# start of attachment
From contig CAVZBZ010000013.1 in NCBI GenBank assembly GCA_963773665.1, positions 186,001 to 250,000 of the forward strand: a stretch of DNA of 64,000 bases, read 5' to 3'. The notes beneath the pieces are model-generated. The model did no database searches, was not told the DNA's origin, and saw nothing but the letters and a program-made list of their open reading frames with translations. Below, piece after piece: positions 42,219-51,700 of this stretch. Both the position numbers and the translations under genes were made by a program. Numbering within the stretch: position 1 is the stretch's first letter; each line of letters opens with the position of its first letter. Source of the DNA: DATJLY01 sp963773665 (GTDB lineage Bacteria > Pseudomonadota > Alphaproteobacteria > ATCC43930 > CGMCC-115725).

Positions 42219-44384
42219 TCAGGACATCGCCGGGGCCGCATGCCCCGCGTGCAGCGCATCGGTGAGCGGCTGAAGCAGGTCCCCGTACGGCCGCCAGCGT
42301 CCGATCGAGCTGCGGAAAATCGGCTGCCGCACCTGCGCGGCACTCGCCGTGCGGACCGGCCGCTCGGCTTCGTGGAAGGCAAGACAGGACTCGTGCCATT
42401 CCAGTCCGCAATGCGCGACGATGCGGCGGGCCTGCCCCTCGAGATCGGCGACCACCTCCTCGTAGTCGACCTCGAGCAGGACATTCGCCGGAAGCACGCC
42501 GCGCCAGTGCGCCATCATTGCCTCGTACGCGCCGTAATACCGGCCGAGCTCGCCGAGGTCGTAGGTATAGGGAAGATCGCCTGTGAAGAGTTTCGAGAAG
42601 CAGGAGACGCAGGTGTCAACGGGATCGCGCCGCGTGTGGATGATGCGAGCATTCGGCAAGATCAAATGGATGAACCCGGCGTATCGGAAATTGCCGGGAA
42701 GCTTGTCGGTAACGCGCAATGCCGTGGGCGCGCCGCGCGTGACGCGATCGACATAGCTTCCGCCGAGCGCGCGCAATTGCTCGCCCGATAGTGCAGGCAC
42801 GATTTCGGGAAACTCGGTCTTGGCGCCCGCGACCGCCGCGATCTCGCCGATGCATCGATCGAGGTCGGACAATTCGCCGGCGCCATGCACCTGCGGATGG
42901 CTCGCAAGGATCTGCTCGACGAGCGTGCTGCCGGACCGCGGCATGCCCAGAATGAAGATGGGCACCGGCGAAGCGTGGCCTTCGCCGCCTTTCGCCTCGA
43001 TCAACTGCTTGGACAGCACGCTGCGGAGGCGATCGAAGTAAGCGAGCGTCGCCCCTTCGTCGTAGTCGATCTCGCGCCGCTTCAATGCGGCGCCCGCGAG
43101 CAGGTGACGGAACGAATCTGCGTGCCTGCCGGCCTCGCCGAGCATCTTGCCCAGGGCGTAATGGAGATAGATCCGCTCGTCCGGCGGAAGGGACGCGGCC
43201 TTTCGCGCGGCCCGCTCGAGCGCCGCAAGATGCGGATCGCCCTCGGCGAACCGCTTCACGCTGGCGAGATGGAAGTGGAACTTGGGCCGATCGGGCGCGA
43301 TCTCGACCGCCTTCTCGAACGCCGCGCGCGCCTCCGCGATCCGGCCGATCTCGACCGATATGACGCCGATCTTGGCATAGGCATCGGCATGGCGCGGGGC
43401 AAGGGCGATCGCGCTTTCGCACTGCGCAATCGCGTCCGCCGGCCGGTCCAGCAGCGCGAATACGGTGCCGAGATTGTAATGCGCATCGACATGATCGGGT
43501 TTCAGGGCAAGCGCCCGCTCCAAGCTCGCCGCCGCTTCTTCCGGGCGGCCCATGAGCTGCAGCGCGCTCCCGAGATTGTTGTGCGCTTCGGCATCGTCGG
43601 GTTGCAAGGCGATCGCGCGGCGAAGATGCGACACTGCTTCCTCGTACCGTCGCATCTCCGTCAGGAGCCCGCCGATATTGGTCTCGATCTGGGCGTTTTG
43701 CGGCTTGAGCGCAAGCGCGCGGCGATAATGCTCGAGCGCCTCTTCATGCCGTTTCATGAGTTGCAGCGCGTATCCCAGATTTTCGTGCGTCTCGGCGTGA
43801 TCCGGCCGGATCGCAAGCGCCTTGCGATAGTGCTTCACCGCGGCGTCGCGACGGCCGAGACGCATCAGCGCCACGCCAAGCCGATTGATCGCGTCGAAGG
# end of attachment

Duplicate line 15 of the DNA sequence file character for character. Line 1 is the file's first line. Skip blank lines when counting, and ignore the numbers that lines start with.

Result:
43401 AAGGGCGATCGCGCTTTCGCACTGCGCAATCGCGTCCGCCGGCCGGTCCAGCAGCGCGAATACGGTGCCGAGATTGTAATGCGCATCGACATGATCGGGT